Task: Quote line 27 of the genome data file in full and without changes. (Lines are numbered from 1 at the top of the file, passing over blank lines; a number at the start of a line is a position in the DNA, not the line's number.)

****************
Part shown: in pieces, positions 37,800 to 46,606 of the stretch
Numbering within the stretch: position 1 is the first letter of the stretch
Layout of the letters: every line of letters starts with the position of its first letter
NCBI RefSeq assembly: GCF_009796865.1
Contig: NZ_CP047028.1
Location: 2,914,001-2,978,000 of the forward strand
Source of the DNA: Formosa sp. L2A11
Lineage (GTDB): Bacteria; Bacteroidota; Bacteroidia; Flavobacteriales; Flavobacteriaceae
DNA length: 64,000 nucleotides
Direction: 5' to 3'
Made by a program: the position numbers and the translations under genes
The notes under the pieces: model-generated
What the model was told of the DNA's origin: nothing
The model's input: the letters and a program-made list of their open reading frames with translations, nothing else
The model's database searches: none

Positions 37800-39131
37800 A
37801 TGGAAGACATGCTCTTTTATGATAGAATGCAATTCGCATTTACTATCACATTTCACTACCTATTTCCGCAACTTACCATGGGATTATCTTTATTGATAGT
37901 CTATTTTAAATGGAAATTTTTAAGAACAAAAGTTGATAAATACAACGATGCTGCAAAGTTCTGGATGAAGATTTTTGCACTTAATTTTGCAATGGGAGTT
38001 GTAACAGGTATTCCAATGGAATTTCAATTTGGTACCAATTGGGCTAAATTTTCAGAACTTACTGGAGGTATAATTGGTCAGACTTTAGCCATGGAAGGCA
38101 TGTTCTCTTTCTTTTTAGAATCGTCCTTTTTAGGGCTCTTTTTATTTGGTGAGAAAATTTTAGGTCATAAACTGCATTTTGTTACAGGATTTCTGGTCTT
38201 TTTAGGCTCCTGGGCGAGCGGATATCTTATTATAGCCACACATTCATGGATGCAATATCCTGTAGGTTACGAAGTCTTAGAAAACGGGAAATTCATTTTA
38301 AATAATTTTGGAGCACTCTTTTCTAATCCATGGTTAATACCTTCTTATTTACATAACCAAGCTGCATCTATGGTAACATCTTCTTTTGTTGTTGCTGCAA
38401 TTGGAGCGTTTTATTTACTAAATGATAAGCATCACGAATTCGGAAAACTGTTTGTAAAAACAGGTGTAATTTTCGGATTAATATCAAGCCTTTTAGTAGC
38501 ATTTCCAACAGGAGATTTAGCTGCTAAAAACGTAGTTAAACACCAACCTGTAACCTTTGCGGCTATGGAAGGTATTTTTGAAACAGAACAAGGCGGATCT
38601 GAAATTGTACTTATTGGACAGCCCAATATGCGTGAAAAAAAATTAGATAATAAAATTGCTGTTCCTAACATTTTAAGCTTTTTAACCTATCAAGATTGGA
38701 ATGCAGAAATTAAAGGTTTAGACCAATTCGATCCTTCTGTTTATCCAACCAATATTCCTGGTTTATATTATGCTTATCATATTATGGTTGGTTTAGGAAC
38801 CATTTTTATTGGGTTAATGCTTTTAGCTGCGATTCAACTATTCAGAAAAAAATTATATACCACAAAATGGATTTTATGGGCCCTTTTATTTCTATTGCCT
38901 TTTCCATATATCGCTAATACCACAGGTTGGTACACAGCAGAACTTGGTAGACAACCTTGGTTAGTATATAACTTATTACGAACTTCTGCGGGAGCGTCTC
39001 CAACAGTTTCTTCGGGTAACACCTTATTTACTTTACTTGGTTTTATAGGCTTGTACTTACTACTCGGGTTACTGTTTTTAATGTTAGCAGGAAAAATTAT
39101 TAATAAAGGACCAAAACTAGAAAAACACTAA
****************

38701 ATGCAGAAATTAAAGGTTTAGACCAATTCGATCCTTCTGTTTATCCAACCAATATTCCTGGTTTATATTATGCTTATCATATTATGGTTGGTTTAGGAAC